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The Victorians were obsessive about plant collecting and one plant they loved was the Chusan palm or Chinese fan, windmill palm, Trachycarpus fortunei.  Here is an old one. The plant on the right is Viburnum tinus (Laurustinus). This plant is put everywhere as it grows anywhere, and unfortunately has a horrible smell when in flower.

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The Victorians also loved hedges and they had to be straight! Instead of using yew, as it is highly toxic, they used privet, Ligustrum ovalifolium.  They did not realize that privet, if left to flower and produce berries is also toxic, and the roots poison the soil. Some people are proud of their hedges and some leave them to grow into jungles. Others who like topiary turn them into pigs and peacocks to mention but a few. The main problem is that people planted them with two colours, the normal green, and the variety 'Aureum' which is an insipid yellow. They assumed they could have differnt coloured stripes in them, how wrong they were!

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Here is a Kerria japonica with its lovely yellow fowers. On the right the Pieris formosa var. forrestii 'Wakehurst' has really shot up now, and is quite glorious in the sunlight.

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I adore the main show of tulips, the dwarf tulips are really nearly finished in some places. I think these are quite beautiful!

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Some people adore grape hyacinth, Muscari armeniacum, yes, they are indeed a welcome and lovely sight.  Some people like a lot of them!

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My beautiful coral bark maple, Acer Palmatum 'Senkaki', has decided to stun us all with a sudden burst of leaves, the new bark is fantastic. My own pieris, Pieris 'Forest Flame' is also really fighting for top honors in the garden.

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I had the kitchen door open as the sun was beaming through, and then this incredible scent hit me. Knowing immediately what it was I grabbed my camera, the star of the garden had come into flower, what heaven! This Clematis armadii is so wonderful, words cannot describe this evergreen, species, Clematis. It flowers now or earlier and then again in August\September depending on the weather. Having been through lots of harsh winters, it has not been touched at all by any of them. My mother describes the scent as like jasmine & gardenia, I just know it is wonderful! The amount of flowers this year is awesome. Unfortunately due to its vigour, it has taken over the washing line, plus two sides of the wall and the Japanese arbor as well. This is the Queen of the garden with no doubt at all at this time of year!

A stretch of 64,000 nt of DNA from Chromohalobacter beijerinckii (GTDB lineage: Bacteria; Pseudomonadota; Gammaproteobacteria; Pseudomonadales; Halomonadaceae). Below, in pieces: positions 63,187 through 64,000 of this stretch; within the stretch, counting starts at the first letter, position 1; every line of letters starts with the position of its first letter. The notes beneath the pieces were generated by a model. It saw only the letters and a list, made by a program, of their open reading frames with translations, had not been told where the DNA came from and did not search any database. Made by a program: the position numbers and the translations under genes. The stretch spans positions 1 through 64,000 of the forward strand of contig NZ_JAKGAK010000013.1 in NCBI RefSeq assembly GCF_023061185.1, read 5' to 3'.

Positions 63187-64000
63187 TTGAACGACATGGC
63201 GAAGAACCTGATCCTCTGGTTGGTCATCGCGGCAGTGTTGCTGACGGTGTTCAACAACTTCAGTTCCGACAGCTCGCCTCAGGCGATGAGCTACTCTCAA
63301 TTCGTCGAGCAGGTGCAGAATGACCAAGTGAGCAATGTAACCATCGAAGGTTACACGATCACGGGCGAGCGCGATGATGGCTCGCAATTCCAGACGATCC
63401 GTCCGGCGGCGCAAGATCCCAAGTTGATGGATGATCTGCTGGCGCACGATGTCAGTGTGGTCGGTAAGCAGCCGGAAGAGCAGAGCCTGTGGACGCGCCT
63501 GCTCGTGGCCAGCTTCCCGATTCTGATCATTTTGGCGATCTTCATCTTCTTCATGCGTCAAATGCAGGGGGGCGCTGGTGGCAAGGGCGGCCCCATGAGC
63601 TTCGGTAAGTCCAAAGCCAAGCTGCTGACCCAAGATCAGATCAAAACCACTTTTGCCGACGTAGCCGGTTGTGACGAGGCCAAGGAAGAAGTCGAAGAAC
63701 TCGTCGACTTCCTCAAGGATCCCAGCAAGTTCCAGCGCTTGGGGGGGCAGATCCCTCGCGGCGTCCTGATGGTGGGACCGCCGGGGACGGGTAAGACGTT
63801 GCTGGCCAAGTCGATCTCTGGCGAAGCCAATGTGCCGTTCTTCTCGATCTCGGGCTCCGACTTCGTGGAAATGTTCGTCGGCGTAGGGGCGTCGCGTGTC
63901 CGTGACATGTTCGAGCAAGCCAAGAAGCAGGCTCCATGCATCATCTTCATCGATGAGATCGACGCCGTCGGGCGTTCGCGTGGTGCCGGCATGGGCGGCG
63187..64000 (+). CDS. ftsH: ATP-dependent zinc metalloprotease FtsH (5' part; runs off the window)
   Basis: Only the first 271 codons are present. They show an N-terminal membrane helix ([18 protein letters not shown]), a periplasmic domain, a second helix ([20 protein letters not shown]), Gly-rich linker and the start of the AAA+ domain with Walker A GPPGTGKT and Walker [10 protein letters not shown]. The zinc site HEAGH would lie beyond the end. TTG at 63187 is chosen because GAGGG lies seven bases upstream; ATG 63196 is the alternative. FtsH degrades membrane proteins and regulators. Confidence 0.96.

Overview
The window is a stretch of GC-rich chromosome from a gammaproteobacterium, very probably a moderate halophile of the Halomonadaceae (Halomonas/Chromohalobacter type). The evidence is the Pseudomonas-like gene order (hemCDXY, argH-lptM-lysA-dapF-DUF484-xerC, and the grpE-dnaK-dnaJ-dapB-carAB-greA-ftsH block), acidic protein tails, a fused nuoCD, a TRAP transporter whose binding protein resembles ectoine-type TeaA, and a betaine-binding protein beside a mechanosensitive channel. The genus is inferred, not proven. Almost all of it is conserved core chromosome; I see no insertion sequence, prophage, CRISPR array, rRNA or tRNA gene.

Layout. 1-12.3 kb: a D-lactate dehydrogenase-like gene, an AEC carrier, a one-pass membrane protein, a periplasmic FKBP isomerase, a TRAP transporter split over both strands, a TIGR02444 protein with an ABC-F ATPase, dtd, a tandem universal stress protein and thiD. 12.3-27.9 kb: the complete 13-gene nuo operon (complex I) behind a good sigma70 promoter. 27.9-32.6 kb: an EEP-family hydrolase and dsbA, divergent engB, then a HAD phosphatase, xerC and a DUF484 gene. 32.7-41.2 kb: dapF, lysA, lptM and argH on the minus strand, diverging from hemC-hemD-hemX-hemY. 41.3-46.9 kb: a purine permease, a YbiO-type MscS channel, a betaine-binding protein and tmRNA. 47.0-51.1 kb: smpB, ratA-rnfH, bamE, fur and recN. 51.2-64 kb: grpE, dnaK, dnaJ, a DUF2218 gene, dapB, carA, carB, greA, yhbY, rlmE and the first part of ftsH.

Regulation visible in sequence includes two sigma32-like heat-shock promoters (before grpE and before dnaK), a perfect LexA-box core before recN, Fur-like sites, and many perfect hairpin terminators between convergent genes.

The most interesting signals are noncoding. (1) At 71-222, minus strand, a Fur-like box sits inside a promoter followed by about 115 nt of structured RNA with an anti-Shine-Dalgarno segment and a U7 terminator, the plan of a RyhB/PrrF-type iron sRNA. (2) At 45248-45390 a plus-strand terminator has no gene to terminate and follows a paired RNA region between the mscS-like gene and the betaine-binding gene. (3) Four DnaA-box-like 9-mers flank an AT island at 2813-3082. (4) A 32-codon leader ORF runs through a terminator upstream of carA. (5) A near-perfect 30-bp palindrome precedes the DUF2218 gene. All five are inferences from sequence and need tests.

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The blossom is out, but the Japanese cherries are late due to the cold. Unfortunately the street trees were put in ad hoc, depending on the cheapest and not the best. The contractors had no idea what they were doing at all, and definetly not a clue how to plant them, so many died!

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Here are some with pink blossoms, which are nice to see.

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The picture below is the new life of a tree fern, Dicksonia antartica that got battered by the awful winter.

Finally I must thank most profusely all the wonderful people who post and put amazing pictures on our Cubits.

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Regards.

Neil. 

 
Comments and Discussion
Thread Title Last Reply Replies
Fantastic Neil by cececoogan Apr 28, 2010 11:54 AM 13
Lovely photos and great information by lakesidecallas Apr 13, 2010 1:16 PM 6
What a lovely sight by murielw1 Apr 12, 2010 11:04 AM 2
Thank you by valleylynn Apr 12, 2010 7:34 AM 2
"Jealous" by Boopaints Apr 11, 2010 7:57 PM 4
Oh My, by Happy_1 Apr 11, 2010 4:22 PM 4